As the sponsoring department for the SDC, DEFRA has begun the process of appointment of a new chair. This process is being managed in line with the Office for the Commissioner for Public Appointments guidelines in order to have a new chair appointed before the end of July 2009.
Martin Salter: To ask the Secretary of State for Environment, Food and Rural Affairs what consideration he has given to how the terms of the EU Habitats Directive could be met with respect to fish stocks if a Severn barrage were to be constructed. 
Full consideration is being given to potential impacts of a tidal power scheme on migratory and estuarine fish. A strategic environmental assessment (SEA) is being undertaken, together with a strategic level habitats regulations assessment (HRA), the preliminary stage of which has already commenced. The HRA is being conducted under the terms of the habitats regulations, the instrument by which the habitats directive is translated into UK law. These assessments include all designated migratory fish species of the Severn estuary and relevant tributaries including the rivers Usk and Wye.
Subject to internal review, preliminary studies on fish impacts and the preliminary HRA screening will be published in the new year, alongside public consultation
on the scope of the strategic environmental assessment. Further studies are planned during 2009 and will be published later.
Mr. Hancock: To ask the Secretary of State for Environment, Food and Rural Affairs if he will take steps to ensure that veterinary surgeons who are required to destroy injured thoroughbreds on racecourses as part of their duties (a) have sufficient training and (b) are periodically assessed to ensure that their standard of competence is maintained. 
Jane Kennedy: DEFRA has no plans to ensure the competence of veterinary surgeons attending racecourses. Both the Royal College of Veterinary Surgeons and the British Horseracing Authority have rules in place which address this concern.
Mr. Hancock: To ask the Secretary of State for Environment, Food and Rural Affairs if he will take steps to require at least two means of humane despatch for an injured racehorse to be available immediately to the veterinary surgeon on duty at a racecourse. 
Jane Kennedy: DEFRA has no plans to introduce such a requirement. However, the British Horseracing Authority require that when racehorses need to be humanely destroyed, that the horse is either shot with a silenced weapon or that chemical means are used. The choice of which method should be used is a matter of professional judgment for the veterinary surgeon.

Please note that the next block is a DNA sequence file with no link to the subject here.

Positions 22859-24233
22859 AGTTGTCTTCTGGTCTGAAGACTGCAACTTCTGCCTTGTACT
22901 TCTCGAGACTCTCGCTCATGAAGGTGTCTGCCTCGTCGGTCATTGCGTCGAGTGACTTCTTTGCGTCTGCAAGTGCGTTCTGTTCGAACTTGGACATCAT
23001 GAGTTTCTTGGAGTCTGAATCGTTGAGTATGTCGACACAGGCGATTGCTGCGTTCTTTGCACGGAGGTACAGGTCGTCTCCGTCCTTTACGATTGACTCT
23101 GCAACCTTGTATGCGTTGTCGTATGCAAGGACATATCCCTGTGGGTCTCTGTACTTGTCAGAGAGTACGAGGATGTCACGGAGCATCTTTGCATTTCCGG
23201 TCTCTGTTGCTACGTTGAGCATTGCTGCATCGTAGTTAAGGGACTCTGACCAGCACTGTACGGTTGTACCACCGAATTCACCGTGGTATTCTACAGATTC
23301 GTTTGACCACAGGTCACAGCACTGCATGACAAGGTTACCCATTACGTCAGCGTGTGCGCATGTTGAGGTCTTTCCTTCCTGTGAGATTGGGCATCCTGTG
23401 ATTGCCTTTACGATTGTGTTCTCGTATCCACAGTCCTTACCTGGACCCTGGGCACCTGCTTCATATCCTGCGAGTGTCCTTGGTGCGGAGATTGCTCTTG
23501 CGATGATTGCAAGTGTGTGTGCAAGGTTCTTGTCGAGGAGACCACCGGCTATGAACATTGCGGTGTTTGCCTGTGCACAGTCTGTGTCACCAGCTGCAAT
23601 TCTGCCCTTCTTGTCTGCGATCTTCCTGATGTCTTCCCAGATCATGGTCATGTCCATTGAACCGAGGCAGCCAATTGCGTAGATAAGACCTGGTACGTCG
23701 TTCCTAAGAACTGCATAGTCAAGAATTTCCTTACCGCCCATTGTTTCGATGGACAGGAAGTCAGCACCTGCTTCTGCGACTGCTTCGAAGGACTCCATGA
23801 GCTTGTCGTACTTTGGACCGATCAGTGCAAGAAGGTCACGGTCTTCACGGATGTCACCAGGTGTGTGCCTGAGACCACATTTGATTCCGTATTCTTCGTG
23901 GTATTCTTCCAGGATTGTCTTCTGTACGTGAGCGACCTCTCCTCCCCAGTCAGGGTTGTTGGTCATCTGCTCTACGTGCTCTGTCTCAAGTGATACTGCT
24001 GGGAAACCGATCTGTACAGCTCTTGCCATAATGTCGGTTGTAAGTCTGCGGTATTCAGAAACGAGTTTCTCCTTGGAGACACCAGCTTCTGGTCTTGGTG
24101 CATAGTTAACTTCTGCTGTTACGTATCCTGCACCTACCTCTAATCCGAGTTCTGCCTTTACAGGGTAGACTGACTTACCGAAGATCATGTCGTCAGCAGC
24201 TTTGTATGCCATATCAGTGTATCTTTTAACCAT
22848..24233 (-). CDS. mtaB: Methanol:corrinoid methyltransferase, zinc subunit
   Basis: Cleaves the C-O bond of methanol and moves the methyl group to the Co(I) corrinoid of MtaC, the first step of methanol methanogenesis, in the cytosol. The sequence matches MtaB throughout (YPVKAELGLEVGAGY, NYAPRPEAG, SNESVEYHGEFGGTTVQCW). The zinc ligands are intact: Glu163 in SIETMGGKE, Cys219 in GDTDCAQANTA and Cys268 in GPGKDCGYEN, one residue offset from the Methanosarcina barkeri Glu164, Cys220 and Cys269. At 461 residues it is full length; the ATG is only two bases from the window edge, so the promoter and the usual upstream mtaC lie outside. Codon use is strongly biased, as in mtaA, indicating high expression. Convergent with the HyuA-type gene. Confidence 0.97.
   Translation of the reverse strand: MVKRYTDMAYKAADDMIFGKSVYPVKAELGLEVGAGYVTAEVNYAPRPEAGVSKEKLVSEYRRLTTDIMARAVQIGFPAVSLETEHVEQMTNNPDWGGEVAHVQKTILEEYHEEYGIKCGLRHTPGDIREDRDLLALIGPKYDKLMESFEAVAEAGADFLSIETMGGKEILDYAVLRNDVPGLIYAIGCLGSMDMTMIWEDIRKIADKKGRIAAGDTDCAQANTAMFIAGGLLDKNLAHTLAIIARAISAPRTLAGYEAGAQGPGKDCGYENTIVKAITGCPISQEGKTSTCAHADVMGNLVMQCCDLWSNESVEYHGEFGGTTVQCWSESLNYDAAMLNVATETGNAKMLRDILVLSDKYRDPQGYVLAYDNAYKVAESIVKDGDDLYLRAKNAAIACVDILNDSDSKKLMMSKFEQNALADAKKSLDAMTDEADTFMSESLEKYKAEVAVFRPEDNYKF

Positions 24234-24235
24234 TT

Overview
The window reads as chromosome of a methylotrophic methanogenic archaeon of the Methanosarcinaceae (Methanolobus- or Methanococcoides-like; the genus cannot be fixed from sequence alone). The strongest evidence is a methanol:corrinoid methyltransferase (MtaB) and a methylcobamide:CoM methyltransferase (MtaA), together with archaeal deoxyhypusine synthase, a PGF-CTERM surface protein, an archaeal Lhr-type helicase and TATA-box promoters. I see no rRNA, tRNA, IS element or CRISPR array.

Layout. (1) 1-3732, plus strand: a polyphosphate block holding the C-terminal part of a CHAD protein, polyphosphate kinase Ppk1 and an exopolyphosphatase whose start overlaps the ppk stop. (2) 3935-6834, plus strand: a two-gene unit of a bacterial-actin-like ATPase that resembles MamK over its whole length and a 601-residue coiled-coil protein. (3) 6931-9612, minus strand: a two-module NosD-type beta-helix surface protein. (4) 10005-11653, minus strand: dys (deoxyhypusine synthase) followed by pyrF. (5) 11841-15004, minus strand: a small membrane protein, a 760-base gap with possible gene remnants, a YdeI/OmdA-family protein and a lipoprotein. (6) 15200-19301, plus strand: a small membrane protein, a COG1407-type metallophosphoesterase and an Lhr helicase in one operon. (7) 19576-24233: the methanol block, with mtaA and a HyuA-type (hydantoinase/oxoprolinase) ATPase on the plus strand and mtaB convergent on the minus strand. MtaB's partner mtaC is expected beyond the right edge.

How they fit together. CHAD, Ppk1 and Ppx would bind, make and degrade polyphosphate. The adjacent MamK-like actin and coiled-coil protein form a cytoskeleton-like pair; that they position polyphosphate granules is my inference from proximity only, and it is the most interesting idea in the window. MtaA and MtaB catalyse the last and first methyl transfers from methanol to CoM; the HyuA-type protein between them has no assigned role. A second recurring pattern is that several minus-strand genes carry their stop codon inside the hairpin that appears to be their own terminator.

Miss McIntosh: To ask the Secretary of State for Environment, Food and Rural Affairs what steps his Department is taking to assist local authorities in the disposal of waste stored in warehouses and other storage facilities. 
(i) supporting the Environment Agency in relaxing the rules on storage of recyclable wastes;
(ii) encouraging the Waste and Resources Action Programme (WRAP), and other bodies to help identify alternative market outlets for recyclable wastes, both domestic and international.
Jane Kennedy: Section 45 of the Environmental Protection Act 1990 places the duty to collect commercial and household waste in England on waste collection authorities. These authorities are better placed than central Government to make decisions on the best sustainable waste management strategy for their area and consequently DEFRA does not interfere in these decisions.
Miss McIntosh: To ask the Secretary of State for Environment, Food and Rural Affairs what representations he has received calling for the introduction of incentives for the full recovery of hazardous waste oil; and if he will make a statement. 
Jane Kennedy: DEFRA officials have received regular correspondence from representatives of the oil recycling sector about the issues relating to the recovery of waste oil and have also held meetings with the oil recycling sector to discuss these issues.